“Fuck,” he said, pinching the bridge of his nose. “Isolde Edgewater, I swear to every god in existence, if somebody stabs you, I’m gonna laugh,” he muttered, climbing up after her.
She helped the crew make way, climbing around in the rigging in a far more competent way than Kroka remembered. Once the ship was at full sail, she waited just long enough for the rest of the crew to be distracted with other things before sauntering right up to the guards at the door and flirting with them. Kroka leaned against the rail, arms folded.
“Woman, you have about as many feminine wiles as a wet hen,” he murmured, snickering.
He couldn’t hear what she was saying, but he could guess. Isolde popped her hip and flipped her hair, and the guards glanced at each other. They gave her the courtesy of considering the flirtation before one shoved her backward—hard. She stumbled slightly, recovered, and then sauntered away. Kroka met her in the middle of the deck.
“You trying to flirt your way into that room, princess?”
“No, I was trying to flirt my way to getting them to admit something about that room. Apparently I’m rusty.” She laced her collar a little tighter, scowling.
“Izzy, you’ve always been rusty.”
She made a face. “Rude.”
“Why are you so hell bent on figuring out what we’re hauling anyway?” Kroka asked.
Isolde pushed a strand of hair out of her face and looked him in the eye.
“I just have a bad feeling. I’ve been on enough ships so know when the crew is spooked, and this one is very spooked.”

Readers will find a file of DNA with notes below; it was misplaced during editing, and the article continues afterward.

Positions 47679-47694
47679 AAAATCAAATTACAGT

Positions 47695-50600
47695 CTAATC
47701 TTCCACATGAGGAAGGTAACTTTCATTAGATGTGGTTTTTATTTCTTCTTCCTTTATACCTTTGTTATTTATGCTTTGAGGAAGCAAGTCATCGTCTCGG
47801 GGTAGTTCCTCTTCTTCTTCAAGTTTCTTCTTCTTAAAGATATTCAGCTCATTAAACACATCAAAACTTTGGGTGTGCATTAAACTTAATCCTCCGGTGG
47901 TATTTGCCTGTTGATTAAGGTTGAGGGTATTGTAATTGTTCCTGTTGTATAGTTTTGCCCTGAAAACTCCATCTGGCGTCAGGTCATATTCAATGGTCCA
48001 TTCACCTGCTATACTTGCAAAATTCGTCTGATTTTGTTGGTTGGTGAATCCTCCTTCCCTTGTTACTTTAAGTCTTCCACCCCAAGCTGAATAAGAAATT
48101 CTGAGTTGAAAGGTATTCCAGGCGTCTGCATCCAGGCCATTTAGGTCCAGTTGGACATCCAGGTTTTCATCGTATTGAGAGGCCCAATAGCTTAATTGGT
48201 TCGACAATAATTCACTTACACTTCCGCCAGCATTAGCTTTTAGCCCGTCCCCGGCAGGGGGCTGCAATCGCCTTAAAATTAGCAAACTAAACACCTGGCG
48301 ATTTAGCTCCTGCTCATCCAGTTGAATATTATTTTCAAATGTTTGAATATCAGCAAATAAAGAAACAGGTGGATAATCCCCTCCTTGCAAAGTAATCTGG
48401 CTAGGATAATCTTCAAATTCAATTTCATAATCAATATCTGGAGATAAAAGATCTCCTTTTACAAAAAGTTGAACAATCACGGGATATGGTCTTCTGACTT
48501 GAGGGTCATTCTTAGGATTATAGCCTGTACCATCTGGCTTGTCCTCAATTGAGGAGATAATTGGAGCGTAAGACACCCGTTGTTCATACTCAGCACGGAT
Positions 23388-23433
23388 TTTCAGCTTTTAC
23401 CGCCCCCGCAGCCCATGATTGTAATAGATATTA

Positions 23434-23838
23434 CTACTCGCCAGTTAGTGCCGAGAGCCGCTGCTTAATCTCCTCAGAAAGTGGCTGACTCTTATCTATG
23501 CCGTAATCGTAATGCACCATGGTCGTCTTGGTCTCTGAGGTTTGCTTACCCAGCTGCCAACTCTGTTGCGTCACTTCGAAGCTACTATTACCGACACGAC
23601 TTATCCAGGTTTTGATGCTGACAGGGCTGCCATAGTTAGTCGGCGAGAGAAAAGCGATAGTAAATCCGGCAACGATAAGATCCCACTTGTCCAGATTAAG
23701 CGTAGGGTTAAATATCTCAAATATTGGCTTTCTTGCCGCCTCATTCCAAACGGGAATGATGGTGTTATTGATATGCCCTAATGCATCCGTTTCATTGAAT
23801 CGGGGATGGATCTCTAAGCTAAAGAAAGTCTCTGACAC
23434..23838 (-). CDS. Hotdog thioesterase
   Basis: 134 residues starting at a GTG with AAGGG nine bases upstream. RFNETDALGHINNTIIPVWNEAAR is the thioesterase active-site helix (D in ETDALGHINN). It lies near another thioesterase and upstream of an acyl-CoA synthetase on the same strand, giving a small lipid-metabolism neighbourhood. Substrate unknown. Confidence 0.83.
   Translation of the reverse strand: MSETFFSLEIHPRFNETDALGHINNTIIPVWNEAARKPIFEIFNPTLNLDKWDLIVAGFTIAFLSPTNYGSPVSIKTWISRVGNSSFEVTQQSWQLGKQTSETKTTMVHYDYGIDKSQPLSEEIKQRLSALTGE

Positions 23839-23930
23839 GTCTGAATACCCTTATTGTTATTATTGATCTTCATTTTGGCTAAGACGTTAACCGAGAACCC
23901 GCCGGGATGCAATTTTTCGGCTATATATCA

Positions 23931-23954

“I noticed that too.”
Kroka groaned. “I’m going to hate myself for this, but I’ll take care of these guys and we’ll go check it out.”
Isolde narrowed her eyes. “Take care of them?”
Kroka nodded, grinning, and strode over to the guards, hauling Isolde along by the arm. He stopped in front of the surly looking men, reached into his pocket and pulled out ten gold pieces. He took the guard on the left’s hand and poured the money into it.
“You and your friend have somewhere to be?” he asked.
The guards exchanged glances. The one on the left shrugged, threw Isolde a wink, and they both walked away.
Isolde stared at Kroka.
“That worked, but I didn’t?”
Kroka shrugged. “Maybe I’m more their type.” He moved a strand of black hair away from his face with an exaggerated flick. “Come on, then, ladies first.”
Isolde sniffed, but pushed the door open. Kroka followed her down a dark stairwell. The moment his feet met the bottom, two torches flared to life. He jumped.
“If you’re going to use your magic, princess, warn me.”
“That…that wasn’t me,” she said, looking around. They were in a five foot square room. Behind them, the stairwell. In front of them, an ornately carved door. Isolde looked over her shoulder at Kroka. He drew his sword.
“Ladies first,” he repeated, falling into a guarded stance. Isolde grabbed a torch, took a deep breath, then pulled the handle of the door. It swung open silently.
Isolde waved the torch through the opening. Satisfied nothing bad would happen if she crossed the threshold, she stepped through.
“It’s just a hallway,” she called.
Kroka frowned. “Boats don’t have hallways,” he said, coming up behind her. The door closed behind him. The hair on the back of his neck stood up. “If I die because of magic,” he whispered into Isolde’s ear, “My ghost will torment you for the rest of your life.”